Having worked in the Netherlands last year I had grown accustomed to having a doctor perform a hospital vaginal delivery as most of the Dutch midwives are independent practitioners based in the community. Unlike the Netherlands, however, Belgium has a very low home-birth rate and the role of the midwife is largely hospital intrapartum care. They are trained to interpret CTGs and perform vaginal examinations to assess progress, however, for litigious reasons and due to patient expectations they have to request a doctor’s presence for the delivery. It felt unusual to me to enter a room with the consultant who then took over the spontaneous vaginal delivery from the midwife and the registrar once the head had descended to the perineum.
During my exchange Els was on her “theatre week” after having done her long weekend on call. Her timetable consisted of a morning in theatre Monday to Friday followed by a mixed obstetric and gynaecology outpatient clinic in the afternoon. In Kortrijk neither Els nor Ilse would see patients in the clinic independently and instead would observe their consultants’ consultation. They would be trained to perform examinations and ultrasound scans under direct supervision.
Although I can appreciate the values of their method of training, especially for junior trainees, as a senior registrar in the UK I would feel frustrated if I wasn’t able to perform independent consultations and enjoy being able to diagnose and formulate management plans autonomously. I was, however, extremely impressed by the trainees operating skills. Throughout my visit the year-three trainee confidently performed a total abdominal hysterectomy, vaginal hysterectomy and most of laparoscopic hysterectomy under the supervision of the consultants. Despite my personal interest in gynaecology, I found that my operating experience in the UK and my surgical abilities were significantly inferior at her stage of training.
After completing five years of postgraduate training ~50% of the trainees become Obstetric and Gynaecology generalists. Research during training is encouraged in Belgium and 7-8 year part-time research training posts are available. All trainees are expected to have at least one first-author publication before becoming a consultant and either an oral or poster presentation.
An increasing number of Belgian trainees choose to complete a further two years of subspecialty training. Ilse had completed further infertility training whereas Els was keen to apply for gynaecological oncology training which includes breast pathology and takes four years to complete.
The department in Kortrijk encouraged both of them to explore their fields of interest. Ilse had regular access to the infertility clinics and during my visit I attended the weekly oncology multidisciplinary team meeting with Els which included the participation of the local gynaecologists, oncologists, radiologists, pathologists, oncology nurse specialists, plastic surgeons, psychologists and the patients GPs. I was impressed by the holistic approach taken for each patient and was taken aback by the video link to the pathologist in the morgue when discussing the deceased patients!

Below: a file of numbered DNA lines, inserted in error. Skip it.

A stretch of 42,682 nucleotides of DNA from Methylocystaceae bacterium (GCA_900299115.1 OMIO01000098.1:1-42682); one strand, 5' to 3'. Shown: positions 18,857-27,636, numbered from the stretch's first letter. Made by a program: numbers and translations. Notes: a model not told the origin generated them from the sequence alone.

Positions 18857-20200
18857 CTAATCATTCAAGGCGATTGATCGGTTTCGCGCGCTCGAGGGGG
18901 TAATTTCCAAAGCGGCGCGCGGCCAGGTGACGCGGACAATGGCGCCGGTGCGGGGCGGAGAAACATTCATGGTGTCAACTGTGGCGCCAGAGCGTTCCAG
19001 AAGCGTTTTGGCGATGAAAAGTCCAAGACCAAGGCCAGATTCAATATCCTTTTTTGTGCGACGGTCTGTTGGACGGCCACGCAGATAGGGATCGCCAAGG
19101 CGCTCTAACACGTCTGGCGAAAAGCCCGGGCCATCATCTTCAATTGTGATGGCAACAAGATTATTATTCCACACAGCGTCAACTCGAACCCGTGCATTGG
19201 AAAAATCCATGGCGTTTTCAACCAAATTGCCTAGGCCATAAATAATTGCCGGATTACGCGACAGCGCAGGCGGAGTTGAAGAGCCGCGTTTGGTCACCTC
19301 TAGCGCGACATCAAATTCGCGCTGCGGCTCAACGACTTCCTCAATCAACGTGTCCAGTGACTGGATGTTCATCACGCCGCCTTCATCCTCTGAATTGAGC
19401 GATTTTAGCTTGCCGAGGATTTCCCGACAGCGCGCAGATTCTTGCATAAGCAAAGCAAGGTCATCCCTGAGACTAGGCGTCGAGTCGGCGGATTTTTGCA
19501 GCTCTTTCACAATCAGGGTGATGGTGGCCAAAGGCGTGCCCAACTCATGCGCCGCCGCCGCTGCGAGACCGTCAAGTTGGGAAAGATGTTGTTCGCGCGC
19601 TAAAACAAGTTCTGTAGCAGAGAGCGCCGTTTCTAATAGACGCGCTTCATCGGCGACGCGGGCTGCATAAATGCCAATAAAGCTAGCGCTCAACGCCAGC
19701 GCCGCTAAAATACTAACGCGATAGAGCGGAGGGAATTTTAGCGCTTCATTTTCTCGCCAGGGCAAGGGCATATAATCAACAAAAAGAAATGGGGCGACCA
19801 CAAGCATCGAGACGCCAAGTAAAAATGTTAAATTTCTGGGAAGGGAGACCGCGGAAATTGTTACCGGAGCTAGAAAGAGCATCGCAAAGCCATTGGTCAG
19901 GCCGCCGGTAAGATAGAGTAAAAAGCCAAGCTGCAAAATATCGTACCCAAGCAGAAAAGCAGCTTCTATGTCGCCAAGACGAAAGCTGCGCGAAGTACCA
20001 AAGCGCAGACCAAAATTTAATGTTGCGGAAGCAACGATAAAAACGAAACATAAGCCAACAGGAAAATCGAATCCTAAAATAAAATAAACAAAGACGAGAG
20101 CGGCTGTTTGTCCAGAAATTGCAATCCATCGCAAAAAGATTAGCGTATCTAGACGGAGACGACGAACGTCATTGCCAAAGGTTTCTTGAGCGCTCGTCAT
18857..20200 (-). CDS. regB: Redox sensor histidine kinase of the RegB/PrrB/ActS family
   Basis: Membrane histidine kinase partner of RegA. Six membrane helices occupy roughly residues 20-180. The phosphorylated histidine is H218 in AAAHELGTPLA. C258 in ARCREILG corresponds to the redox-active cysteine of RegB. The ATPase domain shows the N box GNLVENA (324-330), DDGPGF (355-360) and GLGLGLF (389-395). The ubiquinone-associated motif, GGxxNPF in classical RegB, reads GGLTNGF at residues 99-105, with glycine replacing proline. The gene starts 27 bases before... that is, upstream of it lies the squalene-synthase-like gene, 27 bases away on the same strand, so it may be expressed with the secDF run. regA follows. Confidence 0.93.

I asked several of the Belgian trainees both in Kortrijk and at the ENTOG meeting in Antwerp what they thought of their training and they all seemed satisfied with their experiences. They felt that they received good quality surgical training with enough clinical exposure and variety and yet were generally encouraged to follow their interests. When questioned about the EWTD they responded that in an ideal world they would choose to work less hours, however, they generally accepted the system as it was. Interestingly, when asked about their motives for completing a year of their training abroad, most of them reported wanting to gain more autonomy and confidence before taking on their consultant posts.
One of the most rewarding results of an exchange programme such as the ones organised by ENTOG is that all trainees involved come away with an appreciation of not only other countries training programmes but also of their own. Both the Turkish exchange trainee and I were in awe of the Belgian’s surgical training programme and felt that we could have benefited from such a year in our training, however, we both agreed that we enjoyed our autonomy in Turkey and the UK and felt that we gained a great deal of essential training from independent practice.
I am really grateful for the RCOG giving me the opportunity to experience the ENTOG exchange programme in Belgium and would like to thank not only the college but also the ENTOG organising committees for an interesting European meeting in Antwerp and the enjoyable social events. I would also like to pass on my gratitude to Kortrijk’s Obstetric and Gynaecology department and my fellow Turkish exchange trainee.
After having experienced the exchange first hand, I now look forward to the challenges of being a part of the ENTOG local organising committee and hope as a team to set up a successful ENTOG 2011 exchange programme and meeting in the UK.